Friday, April 24, 2009
Bertram (Chip) Bruce, USA, All Sectors
I'm a Professor in Library & Information Science, Curriculum & Instruction, Bioengineering, the Center for Writing Studies, and the Center for East Asian & Pacific Studies at the University of Illinois at Urbana-Champaign. During 2007-08, I held a Fulbright Distinguished Chair at the National College of Ireland in Dublin.
My research goals include contributing to a conception of democratic education, meaning both the development of critical, socially-engaged citizens and of learning environments (schools, universities, libraries, museums, community centers, workplaces, ...), which are themselves democratic. Aspects of this work include research on community inquiry through collaborative community-based work, the theory of inquiry-based learning, drawing especially upon scholarship of the American pragmatists and the history of Progressive Education, and research on the affordances and constraints of new media for learning, encapsulated by the term technology-enhanced learning.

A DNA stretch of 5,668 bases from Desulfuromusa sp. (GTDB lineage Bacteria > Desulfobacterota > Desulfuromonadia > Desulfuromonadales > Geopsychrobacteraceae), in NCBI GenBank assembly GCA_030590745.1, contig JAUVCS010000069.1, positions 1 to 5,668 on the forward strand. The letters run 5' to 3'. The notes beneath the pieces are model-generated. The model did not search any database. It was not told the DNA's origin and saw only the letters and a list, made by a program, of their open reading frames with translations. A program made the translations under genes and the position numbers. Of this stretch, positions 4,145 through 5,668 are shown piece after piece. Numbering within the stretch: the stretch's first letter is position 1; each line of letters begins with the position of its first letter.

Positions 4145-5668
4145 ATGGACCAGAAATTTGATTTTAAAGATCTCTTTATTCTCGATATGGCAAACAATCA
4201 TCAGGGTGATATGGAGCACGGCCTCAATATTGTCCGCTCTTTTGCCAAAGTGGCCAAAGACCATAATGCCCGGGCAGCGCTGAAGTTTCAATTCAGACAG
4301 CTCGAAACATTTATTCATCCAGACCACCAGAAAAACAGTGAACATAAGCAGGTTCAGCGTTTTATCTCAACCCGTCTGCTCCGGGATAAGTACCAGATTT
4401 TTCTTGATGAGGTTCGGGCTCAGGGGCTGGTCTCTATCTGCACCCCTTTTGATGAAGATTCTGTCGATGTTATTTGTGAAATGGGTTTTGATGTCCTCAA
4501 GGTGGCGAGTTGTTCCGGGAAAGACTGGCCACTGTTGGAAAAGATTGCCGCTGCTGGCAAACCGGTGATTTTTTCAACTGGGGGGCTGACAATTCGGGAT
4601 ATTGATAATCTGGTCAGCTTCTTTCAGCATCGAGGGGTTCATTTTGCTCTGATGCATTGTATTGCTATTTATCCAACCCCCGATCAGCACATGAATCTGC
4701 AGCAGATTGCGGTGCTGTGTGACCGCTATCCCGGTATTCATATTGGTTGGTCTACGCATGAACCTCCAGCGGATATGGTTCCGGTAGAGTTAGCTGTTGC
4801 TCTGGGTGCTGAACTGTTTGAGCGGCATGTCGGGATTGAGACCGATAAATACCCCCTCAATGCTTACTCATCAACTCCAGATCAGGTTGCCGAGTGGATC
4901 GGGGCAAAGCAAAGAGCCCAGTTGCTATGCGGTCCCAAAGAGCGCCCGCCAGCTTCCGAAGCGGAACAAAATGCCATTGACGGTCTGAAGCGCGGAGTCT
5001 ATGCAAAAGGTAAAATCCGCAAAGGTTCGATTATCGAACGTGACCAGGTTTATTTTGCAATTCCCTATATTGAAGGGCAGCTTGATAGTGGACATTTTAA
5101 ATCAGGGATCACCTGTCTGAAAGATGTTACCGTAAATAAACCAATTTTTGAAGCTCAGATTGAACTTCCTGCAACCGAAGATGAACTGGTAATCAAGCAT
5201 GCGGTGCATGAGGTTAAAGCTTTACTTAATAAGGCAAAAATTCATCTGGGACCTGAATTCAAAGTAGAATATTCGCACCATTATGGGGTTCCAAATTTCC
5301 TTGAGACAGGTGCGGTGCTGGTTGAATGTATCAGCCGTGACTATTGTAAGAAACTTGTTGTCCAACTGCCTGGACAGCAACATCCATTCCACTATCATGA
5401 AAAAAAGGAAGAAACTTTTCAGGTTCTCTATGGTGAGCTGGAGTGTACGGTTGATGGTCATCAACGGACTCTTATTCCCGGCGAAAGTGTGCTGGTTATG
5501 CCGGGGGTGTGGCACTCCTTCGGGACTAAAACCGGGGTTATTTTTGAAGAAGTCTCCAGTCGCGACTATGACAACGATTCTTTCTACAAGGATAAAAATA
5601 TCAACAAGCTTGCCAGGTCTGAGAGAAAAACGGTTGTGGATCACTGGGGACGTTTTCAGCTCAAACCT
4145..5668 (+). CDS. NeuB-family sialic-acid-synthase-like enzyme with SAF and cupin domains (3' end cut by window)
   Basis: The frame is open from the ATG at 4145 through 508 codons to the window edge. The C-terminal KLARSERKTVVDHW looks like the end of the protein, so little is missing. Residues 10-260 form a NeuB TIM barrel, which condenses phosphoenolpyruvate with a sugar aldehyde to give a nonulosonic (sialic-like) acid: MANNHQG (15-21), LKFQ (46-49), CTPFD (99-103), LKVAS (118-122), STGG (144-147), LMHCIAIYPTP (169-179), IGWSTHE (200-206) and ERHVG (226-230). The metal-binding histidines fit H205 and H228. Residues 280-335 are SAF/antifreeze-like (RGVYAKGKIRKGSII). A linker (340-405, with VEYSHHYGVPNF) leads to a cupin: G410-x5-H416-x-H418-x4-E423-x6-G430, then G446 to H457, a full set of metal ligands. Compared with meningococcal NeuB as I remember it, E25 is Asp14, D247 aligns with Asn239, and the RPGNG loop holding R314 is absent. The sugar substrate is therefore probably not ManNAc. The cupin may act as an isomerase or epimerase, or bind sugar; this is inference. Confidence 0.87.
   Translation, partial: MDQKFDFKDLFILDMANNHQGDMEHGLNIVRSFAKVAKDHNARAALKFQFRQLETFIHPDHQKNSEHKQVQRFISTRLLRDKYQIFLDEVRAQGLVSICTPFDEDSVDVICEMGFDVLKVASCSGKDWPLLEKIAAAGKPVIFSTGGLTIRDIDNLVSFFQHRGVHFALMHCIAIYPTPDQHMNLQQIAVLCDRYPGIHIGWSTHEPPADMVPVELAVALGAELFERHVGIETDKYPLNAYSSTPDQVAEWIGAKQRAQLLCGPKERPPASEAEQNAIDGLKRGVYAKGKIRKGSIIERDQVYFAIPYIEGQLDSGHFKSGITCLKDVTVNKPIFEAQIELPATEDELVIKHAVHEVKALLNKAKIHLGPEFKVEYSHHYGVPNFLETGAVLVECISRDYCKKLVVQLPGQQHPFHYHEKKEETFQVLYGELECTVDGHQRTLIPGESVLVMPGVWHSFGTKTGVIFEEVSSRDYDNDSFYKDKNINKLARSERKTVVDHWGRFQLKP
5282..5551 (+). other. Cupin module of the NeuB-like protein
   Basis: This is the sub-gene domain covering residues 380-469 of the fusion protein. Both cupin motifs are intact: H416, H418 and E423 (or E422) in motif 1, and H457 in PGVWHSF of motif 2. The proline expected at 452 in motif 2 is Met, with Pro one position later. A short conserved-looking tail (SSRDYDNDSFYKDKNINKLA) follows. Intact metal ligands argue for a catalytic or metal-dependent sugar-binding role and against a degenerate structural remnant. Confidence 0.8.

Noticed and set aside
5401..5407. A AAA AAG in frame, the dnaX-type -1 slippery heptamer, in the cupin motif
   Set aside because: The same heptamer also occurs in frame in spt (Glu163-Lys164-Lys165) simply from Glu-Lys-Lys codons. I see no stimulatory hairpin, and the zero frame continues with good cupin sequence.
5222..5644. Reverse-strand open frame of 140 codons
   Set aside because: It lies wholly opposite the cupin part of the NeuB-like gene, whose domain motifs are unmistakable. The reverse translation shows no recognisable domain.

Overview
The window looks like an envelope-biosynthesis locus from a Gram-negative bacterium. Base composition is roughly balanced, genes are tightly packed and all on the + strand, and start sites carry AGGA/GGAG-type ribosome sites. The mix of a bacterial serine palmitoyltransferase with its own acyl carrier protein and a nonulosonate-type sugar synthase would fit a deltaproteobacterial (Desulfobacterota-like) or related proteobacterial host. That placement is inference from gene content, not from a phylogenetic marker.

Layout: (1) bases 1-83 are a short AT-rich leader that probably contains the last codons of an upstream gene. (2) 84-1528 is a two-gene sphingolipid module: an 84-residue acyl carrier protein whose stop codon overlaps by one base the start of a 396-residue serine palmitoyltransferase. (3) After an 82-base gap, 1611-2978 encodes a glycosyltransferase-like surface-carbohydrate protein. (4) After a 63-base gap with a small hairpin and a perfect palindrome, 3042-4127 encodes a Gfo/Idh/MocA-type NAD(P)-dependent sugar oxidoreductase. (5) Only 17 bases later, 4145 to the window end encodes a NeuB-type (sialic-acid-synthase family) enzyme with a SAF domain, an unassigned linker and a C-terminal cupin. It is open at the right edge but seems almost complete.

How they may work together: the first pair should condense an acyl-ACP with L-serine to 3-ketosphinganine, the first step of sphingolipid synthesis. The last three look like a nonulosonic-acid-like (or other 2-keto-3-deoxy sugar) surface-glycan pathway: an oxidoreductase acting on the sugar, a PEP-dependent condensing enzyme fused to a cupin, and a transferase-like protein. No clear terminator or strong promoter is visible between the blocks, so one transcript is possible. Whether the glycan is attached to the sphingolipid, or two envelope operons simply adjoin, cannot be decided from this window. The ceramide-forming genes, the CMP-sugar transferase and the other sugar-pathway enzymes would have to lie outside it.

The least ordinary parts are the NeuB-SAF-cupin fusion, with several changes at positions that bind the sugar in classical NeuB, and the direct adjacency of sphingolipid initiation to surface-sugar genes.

My background in computer science defines a continuing interest in the promise, as well as the perils, that information and communication technologies offer for understanding, representing, and transforming our lived experiences. Over time, that interest has led to explorations of a variety of questions regarding the nature of knowledge, democratic participation, community, technology, and literacy.
I’ve drawn from John Dewey’s theory of inquiry and the broader pragmatist tradition, including the work of Jane Addams, William James, Ella Flagg Young, and others, and perhaps most of all on studies situated in community action. Libr@ries bookSpecific questions include: (1) How can we understand learning and lived experience? (2) How does an ecological perspective on information and communication inform our understanding of individual, organizational, and societal growth? (3) How can an historical perspective inform research on learning, communities, and democratic development?
This work is discussed in recent books, including Libr@ries: Changing information space and practice (2006) and Literacy in the information age: Inquiries into meaning making with new technologies (2003), various articles, and presentations. It is enacted through many projects of the Community Informatics Initiative (which I co-founded with Ann Bishop), and in the development of computer systems to support collaboration and community action, such as Quill, the Inquiry Page, and Community Inquiry Labs (iLabs).
Thoughts about community, learning, and life.
A current major project is: Youth Community Informatics
Theme: community, Dewey, Addams, international, technology, social justice, democracy, history, inquiry-based learning, democratic education, social justice, new media